Poland Narrows Field for Missile-Defense Contract

Global Security Newswire Staff
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Global Security Newswire Staff
July 1, 2014, 9:29 a.m.

Po­land on Monday nar­rowed the field for a luc­rat­ive mis­sile-de­fense con­tract, short-list­ing bids from Ray­theon and a French-led con­sor­ti­um.

The Pol­ish de­fense min­istry an­nounced it was tak­ing out of con­sid­er­a­tion bids offered by Is­rael and a Lock­heed Mar­tin-led con­sor­ti­um, Re­u­ters re­por­ted. Warsaw said it had altered its con­tract re­quire­ments to de­mand tech­no­logy that was already fully op­er­a­tion­al and de­ployed by NATO mem­ber states’ mil­it­ar­ies. Those cri­ter­ia elim­in­ated Is­rael’s Dav­id Sling, which is not yet de­ployed, and Lock­heed Mar­tin’s Me­di­um Ex­ten­ded Air De­fense Sys­tem, which is not yet fully de­veloped.

Ray­theon is of­fer­ing for sale its Pat­ri­ot an­ti­mis­sile sys­tem, which is already used by the United States, Ger­many and the Neth­er­lands.

Po­land re­vised its tender in the wake of Rus­sia’s in­cur­sion in­to Ukraine, em­phas­iz­ing tech­no­logy that is im­me­di­ately de­ploy­able over more ad­vanced sys­tems that may re­quire more de­vel­op­ment. Warsaw wants to con­struct a na­tion­al mis­sile de­fense sys­tem cap­able of de­feat­ing me­di­um-range bal­list­ic mis­siles launched from just out­side its bor­ders. The con­tract is pro­jec­ted to be worth roughly $5 bil­lion.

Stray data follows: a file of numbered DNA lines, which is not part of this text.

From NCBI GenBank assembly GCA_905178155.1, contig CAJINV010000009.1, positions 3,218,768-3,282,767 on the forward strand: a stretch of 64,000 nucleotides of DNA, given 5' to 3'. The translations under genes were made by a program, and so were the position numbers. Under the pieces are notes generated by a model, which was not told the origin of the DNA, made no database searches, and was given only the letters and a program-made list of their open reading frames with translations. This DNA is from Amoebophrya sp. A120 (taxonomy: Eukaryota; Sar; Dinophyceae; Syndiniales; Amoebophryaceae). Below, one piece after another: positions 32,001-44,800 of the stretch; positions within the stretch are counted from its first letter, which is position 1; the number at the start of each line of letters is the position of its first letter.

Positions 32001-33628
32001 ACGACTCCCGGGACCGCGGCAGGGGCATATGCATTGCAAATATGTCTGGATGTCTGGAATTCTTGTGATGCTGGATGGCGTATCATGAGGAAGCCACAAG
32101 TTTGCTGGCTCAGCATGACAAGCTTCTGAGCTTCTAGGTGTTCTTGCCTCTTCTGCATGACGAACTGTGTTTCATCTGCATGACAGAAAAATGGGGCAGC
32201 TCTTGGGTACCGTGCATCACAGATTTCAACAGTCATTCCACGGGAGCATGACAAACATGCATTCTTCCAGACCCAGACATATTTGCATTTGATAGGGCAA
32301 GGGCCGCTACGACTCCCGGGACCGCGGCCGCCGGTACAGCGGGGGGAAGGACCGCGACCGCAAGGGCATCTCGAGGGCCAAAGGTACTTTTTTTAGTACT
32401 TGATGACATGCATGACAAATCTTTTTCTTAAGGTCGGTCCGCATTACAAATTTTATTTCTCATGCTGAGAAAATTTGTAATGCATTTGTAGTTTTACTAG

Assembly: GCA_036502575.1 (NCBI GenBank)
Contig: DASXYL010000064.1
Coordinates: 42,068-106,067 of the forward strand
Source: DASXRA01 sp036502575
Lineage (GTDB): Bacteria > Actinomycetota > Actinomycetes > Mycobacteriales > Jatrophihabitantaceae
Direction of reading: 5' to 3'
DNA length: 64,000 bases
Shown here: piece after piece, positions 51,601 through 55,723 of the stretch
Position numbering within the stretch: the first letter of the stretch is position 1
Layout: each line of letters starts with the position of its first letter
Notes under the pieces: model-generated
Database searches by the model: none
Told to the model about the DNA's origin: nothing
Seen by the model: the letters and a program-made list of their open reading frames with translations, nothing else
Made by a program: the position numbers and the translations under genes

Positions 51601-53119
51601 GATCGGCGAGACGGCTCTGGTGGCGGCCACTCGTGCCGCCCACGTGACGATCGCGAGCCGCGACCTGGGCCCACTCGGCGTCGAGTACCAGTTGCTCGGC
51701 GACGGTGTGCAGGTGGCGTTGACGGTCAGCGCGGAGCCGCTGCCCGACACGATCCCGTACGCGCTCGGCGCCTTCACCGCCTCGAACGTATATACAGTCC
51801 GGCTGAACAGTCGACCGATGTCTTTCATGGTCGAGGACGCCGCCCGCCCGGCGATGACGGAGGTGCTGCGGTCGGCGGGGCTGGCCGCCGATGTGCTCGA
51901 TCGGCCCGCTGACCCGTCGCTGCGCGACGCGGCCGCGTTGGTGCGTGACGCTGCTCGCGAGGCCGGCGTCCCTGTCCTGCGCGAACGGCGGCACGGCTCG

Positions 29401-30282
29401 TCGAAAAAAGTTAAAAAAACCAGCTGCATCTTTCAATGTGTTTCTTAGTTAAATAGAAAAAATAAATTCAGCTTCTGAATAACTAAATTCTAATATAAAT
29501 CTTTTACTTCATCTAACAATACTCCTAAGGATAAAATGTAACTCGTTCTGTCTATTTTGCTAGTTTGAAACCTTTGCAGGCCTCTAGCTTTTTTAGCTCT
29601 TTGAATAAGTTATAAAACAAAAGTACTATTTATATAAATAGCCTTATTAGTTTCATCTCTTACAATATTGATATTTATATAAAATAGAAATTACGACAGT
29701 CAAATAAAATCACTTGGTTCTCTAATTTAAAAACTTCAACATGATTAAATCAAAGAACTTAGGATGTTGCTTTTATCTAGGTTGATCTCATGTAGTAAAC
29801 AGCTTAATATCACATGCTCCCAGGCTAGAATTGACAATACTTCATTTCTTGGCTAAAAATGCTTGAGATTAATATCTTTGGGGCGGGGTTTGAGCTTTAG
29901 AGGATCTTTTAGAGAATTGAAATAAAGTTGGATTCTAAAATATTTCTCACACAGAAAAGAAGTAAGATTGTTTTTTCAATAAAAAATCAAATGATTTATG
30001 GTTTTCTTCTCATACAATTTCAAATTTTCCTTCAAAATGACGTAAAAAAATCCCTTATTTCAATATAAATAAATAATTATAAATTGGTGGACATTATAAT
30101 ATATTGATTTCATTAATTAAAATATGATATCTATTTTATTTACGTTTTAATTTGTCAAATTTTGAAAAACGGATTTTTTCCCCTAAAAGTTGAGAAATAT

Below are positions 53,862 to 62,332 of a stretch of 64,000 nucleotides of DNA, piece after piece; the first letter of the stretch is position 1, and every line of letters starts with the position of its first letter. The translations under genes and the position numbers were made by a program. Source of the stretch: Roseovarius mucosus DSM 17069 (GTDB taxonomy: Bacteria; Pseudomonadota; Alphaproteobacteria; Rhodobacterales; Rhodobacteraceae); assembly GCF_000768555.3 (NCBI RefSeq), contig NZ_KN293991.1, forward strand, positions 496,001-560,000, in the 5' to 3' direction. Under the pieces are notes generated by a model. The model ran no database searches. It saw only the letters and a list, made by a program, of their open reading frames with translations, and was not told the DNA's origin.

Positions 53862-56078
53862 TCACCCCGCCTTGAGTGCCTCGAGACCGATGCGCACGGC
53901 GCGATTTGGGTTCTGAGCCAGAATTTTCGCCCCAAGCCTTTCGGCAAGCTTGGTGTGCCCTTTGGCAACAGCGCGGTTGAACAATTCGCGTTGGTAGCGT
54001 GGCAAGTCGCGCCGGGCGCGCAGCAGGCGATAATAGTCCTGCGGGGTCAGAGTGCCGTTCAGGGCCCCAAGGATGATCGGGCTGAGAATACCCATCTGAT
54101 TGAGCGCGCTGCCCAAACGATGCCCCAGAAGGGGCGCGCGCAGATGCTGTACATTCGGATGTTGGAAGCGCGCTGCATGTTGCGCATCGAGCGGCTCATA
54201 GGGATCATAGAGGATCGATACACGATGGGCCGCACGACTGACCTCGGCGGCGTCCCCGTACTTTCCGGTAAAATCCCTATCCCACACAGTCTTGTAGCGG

Mean­while, Tur­key is giv­ing for­eign de­fense firms two more months to sweeten their pro­pos­als for selling a mis­sile de­fense sys­tem to the coun­try, the Hur­ri­yet Daily News re­por­ted on Monday.

An an­onym­ous Turk­ish of­fi­cial told the news­pa­per that com­pan­ies were now be­ing giv­en un­til Aug. 30 to sub­mit their bids — time enough for Lock­heed Mar­tin, Ray­theon and Eurosam to im­prove their re­spect­ive pro­pos­als. Ank­ara has twice be­fore ex­ten­ded its dead­line for com­pan­ies to modi­fy their an­ti­mis­sile bids.

Tur­key last year an­nounced it had se­lec­ted a bid from a Chinese state-con­trolled firm to pur­chase its FD-2000 an­ti­mis­sile sys­tem. Ank­ara, though, has yet to fi­nal­ize any con­tract with the Chinese com­pany amid warn­ings from NATO that the Chinese tech­no­logy would be in­com­pat­ible  with the al­li­ance’s evolving mis­sile shield.

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